In their studies, the students will have access to and will benefit
from all the resources developed in an existing related project. This
includes the opportunity to conduct user-evaluation, which will be
very beneficial in the development of the system modules. In return,
part of the PhD work will be integrated in the system to be developed
during the project. Further information on related research can be
found in the papers:

Mitkov, R. and Ha, L. A. (2003): Computer-Aided Generation of
Multiple-Choice Tests. In Proceedings of the HLT-NAACL 2003 Workshop
on Building Educational Applications Using Natural Language
Processing, Edmonton, Canada, May, pp. 17 - 22 ( )

Mitkov, R., Ha, L. A., and Karamanis, N. (2006) A computer-aided
environment for generating multiple-choice test items. Natural
Language Engineering, Volume 12, Issue 02, June 2006, pp 177-194. doi:
10.1017/S1351324906004177, Published online by Cambridge University
Press 22 May 2006. (

We are looking for candidates with a good honours degree in
Linguistics, Computational Linguistics, Computer Science or
Information Sciences, with programming skills and some experience in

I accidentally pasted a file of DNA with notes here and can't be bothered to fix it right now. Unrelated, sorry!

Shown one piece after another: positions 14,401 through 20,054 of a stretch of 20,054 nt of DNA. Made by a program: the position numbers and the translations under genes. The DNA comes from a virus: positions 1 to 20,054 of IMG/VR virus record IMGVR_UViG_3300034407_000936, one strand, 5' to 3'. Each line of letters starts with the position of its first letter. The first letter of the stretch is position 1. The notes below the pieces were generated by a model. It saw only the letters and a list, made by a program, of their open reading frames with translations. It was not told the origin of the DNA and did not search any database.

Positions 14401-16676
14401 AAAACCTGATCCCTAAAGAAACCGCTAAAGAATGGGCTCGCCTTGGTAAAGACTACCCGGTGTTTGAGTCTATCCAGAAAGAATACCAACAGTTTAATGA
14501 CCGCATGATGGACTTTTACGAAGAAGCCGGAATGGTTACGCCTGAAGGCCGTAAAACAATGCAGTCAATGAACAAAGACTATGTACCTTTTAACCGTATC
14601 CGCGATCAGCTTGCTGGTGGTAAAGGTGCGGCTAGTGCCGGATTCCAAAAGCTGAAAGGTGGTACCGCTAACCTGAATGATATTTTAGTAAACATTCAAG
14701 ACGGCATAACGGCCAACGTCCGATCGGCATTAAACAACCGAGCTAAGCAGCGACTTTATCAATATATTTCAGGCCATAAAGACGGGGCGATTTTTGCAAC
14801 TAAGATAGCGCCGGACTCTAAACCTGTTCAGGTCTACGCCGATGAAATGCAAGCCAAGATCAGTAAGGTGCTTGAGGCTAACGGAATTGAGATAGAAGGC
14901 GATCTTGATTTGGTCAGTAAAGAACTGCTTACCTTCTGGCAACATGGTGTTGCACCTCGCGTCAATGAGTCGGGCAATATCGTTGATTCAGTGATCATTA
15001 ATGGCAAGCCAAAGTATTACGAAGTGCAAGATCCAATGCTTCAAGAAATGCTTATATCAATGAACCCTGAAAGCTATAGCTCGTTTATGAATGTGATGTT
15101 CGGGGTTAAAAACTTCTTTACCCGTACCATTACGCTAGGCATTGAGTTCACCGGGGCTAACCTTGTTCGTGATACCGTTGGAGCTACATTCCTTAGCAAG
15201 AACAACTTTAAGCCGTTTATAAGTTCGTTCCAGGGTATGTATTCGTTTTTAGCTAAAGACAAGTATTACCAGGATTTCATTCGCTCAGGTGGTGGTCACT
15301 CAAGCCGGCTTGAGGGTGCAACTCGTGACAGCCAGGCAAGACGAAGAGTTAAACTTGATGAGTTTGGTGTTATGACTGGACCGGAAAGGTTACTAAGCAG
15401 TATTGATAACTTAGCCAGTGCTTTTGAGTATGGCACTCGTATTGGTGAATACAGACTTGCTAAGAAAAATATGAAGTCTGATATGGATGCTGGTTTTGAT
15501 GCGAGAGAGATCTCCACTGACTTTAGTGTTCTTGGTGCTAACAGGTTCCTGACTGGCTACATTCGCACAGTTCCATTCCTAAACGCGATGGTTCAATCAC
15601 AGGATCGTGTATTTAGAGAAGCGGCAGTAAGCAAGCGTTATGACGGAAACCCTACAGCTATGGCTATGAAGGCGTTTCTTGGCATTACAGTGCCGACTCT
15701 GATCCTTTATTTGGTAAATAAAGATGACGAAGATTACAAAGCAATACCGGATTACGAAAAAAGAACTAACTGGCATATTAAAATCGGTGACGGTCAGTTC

Natural Language Processing.

Required skills:

- degree in Linguistics, Computational Linguistics, Computer Science
  or Information Sciences

- experience with at least one of the following: Java, Perl, C, C++, .NET
  knowledge of linguistics with a particular emphasis on syntax and
  the relationship between syntax and semantics.

- experience in Natural Language Processing including real-world
  applications such as information extraction or question answering

- good command of the English language (Areas (1) and (3) or Spanish (2))

Desirable skills:

- Master's degree in Linguistics, Computational Linguistics, Computer
  Science, or Information Sciences

- experience in syntactic parsing, syntactic theory, corpus
  linguistics, and or information extraction

- some familiarity with programming languages such as Perl, C, or

Applications should be sent to

     Mr. Le An Ha
     Research Institute of Information and Language Processing
     University of Wolverhampton
     Stafford St.
     WV1 1SB
     United Kingdom
     E-mail: L.A.Ha at

and must include:

- completed application form available from

- CV

- names, emails, and telephone numbers of three referees

- copy of university degree (in English)

- copy of transcript listing all university marks (in English)

- evidence of postgraduate qualification if applicable